The following notes explain our music processing techniques, all of which are safe and have been tested over many years of application to both children and adults.
Bone conduction: Most of us are not aware of it, but we hear sounds in 2 ways – through air conduction and bone conduction. The odd sensation of hearing our own voice on a recording and not recognizing it is because on the recording we only hear the air conducted sound of our voice. When we speak, we hear our voice through both air and bone conduction (which is why when we go to an audiologist to have our hearing checked, a vibrator is placed on the mastoid bone right behind the ear to test our bone conduction response).
Lower frequencies in particular lend themselves to conduction by bone. These frequencies seem to have a very positive effect on our vestibular function. The process is as natural and safe as listening to a church choir or talented baritone voice, yet yields significant results with Integrated Listening Systems (iLs) protocols.
Frequency Filtration: Based partly on the theory that those who can hear more of the auditory spectrum have an advantage in learning, Integrated Listening Systems (iLs) programs employ gradually increasing filtration levels. By filtering, or letting only certain frequencies through, we are able to selectively train parts of a client’s auditory spectrum, improving learning-related abilities such as pitch discrimination (selectivity), sound decoding, and auditory memory.
Gating: The muscles of the inner ear have as one of their functions the job of screening out unwanted sounds. Integrated Listening Systems (iLs) gating separates music into 2 channels, alternating (or “gating”) them, with one channel boosting high frequencies and the other channel boosting low frequencies as the music volume increases and decreases. This causes the muscles in the middle ear to continuously tighten and relax, a process that strengthens them. As the muscles become stronger so does our ability for focused listening and paying attention.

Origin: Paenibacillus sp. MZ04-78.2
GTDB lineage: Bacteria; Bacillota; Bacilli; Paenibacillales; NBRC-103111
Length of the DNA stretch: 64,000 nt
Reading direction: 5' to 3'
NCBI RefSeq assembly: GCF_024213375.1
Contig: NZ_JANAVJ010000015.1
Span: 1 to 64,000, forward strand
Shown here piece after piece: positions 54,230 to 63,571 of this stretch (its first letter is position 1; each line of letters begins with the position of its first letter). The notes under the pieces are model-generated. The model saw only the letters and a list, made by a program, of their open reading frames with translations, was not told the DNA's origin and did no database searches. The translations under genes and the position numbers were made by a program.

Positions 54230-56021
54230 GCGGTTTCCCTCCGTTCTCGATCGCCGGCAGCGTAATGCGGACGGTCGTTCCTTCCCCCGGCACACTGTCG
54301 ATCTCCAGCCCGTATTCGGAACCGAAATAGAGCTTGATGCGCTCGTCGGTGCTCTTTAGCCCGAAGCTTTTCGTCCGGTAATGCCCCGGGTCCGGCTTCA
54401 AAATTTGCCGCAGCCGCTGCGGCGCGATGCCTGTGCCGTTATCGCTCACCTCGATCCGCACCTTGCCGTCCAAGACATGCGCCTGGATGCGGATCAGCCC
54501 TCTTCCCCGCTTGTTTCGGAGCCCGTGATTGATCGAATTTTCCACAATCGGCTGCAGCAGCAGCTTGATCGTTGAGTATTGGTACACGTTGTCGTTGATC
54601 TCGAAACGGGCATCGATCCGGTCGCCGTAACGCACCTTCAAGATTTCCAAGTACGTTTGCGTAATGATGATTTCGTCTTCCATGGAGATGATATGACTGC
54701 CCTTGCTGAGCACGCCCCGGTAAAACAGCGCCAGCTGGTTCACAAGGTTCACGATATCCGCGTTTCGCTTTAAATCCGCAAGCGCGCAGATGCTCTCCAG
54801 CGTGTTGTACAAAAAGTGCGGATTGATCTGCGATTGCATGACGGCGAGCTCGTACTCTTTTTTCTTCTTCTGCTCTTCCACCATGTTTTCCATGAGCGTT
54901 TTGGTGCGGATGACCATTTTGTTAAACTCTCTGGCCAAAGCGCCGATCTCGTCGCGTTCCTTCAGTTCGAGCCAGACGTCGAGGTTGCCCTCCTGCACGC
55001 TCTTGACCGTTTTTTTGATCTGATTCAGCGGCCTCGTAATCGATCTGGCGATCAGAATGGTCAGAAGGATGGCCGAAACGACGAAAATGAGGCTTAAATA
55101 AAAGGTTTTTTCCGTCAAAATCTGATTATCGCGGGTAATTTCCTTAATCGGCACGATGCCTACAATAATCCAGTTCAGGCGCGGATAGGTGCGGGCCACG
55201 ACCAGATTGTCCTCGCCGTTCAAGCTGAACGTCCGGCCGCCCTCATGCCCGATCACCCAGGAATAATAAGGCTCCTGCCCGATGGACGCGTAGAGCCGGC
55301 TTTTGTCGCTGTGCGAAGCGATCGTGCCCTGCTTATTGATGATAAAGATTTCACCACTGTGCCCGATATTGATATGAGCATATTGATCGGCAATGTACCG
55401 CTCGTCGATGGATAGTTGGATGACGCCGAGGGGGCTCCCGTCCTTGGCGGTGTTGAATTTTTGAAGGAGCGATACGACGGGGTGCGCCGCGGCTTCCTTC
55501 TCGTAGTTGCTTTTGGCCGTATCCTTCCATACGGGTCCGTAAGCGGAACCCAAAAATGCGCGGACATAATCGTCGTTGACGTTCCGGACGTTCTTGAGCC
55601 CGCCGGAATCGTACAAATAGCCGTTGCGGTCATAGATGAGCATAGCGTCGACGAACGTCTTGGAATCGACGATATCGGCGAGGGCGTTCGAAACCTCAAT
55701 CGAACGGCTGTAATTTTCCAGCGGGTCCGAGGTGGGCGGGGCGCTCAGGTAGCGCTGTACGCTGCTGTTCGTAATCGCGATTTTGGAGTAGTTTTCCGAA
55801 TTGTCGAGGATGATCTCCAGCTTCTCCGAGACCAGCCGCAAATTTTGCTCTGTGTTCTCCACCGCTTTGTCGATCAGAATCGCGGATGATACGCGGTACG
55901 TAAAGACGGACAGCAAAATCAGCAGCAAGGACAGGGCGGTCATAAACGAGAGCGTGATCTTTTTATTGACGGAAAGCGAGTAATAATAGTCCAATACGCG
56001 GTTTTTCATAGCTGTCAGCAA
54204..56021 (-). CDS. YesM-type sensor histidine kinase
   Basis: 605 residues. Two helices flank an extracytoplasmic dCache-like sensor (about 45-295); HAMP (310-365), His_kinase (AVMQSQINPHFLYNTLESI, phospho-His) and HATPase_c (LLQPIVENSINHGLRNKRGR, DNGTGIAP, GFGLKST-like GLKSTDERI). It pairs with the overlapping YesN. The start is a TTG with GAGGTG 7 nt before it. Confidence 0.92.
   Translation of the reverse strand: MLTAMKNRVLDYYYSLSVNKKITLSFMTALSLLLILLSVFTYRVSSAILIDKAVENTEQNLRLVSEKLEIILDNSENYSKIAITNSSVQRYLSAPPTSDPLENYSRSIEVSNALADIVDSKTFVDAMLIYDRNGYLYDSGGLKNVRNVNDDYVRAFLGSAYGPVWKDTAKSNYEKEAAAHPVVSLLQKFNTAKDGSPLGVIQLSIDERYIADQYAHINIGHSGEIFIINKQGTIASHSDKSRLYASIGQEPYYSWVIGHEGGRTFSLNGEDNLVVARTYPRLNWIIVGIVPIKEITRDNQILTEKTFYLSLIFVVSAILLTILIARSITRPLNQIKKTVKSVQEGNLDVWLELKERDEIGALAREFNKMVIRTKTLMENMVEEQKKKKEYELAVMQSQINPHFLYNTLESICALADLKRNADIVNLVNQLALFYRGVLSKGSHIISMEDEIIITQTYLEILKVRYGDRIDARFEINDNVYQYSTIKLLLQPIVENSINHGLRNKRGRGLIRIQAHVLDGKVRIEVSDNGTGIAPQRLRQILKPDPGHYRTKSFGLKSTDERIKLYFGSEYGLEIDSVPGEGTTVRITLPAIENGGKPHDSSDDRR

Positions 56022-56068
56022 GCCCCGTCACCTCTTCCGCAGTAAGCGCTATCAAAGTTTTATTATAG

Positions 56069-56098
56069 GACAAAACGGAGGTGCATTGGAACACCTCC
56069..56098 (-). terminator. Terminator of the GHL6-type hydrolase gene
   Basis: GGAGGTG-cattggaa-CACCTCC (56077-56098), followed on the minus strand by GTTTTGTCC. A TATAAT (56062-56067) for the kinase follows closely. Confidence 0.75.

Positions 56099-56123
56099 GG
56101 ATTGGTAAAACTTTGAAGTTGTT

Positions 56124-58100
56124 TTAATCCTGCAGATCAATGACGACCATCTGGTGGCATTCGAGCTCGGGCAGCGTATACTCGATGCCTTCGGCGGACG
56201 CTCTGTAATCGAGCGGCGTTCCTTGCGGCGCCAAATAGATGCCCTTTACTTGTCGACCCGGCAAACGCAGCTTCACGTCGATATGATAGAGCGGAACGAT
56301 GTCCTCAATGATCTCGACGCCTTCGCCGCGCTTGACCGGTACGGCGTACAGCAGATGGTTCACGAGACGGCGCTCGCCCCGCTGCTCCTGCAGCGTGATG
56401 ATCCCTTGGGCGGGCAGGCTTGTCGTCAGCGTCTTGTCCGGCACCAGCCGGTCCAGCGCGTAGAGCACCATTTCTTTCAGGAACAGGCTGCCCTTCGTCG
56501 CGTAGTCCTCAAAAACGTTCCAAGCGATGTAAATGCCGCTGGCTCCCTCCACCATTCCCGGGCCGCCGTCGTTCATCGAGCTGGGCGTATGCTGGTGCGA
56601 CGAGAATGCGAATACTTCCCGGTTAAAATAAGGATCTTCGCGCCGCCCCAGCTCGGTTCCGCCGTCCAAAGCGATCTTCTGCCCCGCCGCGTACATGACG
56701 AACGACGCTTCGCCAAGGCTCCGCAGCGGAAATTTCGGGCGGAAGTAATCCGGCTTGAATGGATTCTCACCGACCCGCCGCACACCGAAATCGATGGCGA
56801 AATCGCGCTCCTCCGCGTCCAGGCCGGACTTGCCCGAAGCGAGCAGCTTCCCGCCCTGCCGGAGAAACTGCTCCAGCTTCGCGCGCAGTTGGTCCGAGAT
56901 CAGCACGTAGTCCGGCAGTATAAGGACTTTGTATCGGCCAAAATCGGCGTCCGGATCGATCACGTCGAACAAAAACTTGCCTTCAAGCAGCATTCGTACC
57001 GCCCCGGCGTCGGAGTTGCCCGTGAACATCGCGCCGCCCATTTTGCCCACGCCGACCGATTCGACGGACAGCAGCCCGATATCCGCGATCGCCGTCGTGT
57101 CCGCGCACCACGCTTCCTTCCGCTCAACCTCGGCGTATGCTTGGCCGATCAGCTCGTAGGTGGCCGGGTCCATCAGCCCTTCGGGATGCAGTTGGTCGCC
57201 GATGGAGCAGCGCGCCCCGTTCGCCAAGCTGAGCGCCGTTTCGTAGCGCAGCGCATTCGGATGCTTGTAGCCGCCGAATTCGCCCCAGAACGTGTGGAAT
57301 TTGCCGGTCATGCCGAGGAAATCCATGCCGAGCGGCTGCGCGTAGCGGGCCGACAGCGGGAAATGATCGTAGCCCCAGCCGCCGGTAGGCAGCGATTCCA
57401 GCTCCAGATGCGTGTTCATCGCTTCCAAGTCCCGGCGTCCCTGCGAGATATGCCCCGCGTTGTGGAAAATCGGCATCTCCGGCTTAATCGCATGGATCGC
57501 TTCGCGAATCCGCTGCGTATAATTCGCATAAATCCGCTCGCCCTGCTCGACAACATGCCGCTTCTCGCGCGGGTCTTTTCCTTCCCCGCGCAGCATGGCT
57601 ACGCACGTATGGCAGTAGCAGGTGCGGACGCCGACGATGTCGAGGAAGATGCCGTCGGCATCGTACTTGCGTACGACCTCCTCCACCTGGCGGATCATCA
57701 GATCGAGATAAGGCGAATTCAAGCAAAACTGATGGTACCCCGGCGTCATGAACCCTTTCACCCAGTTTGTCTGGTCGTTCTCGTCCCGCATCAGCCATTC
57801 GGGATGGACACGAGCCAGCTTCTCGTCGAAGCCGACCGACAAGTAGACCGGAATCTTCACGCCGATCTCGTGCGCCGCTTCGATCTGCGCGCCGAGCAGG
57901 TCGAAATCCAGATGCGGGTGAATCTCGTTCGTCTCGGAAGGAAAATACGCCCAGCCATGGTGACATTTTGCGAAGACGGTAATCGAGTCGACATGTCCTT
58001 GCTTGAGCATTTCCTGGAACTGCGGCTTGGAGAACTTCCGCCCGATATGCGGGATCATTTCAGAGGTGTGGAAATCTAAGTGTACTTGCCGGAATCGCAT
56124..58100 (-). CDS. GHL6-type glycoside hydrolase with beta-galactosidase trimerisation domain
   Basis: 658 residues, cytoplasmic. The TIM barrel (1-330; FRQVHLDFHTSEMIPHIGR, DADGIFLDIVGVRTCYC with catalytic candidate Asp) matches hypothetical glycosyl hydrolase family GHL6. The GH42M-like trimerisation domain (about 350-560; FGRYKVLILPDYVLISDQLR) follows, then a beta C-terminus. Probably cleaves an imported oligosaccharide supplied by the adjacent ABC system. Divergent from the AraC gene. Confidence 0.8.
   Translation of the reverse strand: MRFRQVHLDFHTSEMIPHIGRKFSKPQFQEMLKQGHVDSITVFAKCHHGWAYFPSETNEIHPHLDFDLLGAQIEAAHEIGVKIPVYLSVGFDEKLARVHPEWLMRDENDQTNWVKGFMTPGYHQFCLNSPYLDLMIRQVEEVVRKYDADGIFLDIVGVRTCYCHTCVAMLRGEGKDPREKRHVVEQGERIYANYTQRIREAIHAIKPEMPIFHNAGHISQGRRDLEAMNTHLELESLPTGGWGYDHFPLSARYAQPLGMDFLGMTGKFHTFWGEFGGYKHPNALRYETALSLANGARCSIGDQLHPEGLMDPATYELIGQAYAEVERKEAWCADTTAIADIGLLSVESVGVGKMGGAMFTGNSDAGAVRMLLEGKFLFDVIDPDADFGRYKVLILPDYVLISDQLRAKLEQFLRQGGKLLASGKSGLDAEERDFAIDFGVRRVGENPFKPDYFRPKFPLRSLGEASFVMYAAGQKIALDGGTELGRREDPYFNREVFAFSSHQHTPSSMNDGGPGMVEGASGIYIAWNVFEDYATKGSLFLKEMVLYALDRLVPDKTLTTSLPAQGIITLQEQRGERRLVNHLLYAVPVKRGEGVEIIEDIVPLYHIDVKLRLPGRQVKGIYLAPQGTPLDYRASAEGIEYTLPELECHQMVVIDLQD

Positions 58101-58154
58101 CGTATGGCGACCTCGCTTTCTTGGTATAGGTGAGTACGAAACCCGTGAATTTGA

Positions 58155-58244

Interactive Language Program: Audio/Vocal training is incorporated into the latter part of Integrated Listening Systems (iLs) programs once the auditory foundation is in place to train our speaking voices. The training involves reading aloud and repeating phrases into a microphone, and then listening to the play-back. This develops the auditory/vocal feedback loop: Is what I am saying matching what I intended to say? Am I speaking clearly? A rich speaking voice has the natural effect of continually energizing and stimulating the brain. The audio/vocal training is also used as a means of helping those who are left-ear dominant strengthen their right ear listening capability.
More on the listening treatment:
The listening treatment is also aimed at the sensory level involving an individual’s self-regulation and adaptation to the external world. There are many studies indicating that sensory deficiency or overload can result in delayed or uncommon development. It is believed that the central nervous systems of individuals with the following disorders (as examples Attention Deficit (Hyperactivity) Disorders (ADHD), Auditory Processing Disorders, Autism, Developmental Disorders, Dyslexia, Dyspraxia, Learning Disabilities, Pervasive Developmental Disorder (PDD), Sensory Integration Disorders, Speech and Language Disorders) do not properly recognize, process and organize sensory information from their bodies or environment. As a result, they are not able to respond or perform optimally.
Without re-training of the auditory system, this cycle continues with increasingly more disorganized sensory input, output and feedback. The consequences of a disorganized central nervous system are developmental lags, behavioral, emotional and learning issues. Without an efficient nervous system, it is very difficult to interact or be at ease with the world around us.
ILS listening by itself is not an FDA approved stand-alone program (as is the case with all sound interventions) and is not recognized in the USA as a medical intervention that seeks medical reimbursement. At our center we focus on occupational and physical therapy services in an adult-child one to one ratio and we add ILS listening as one of our many tools.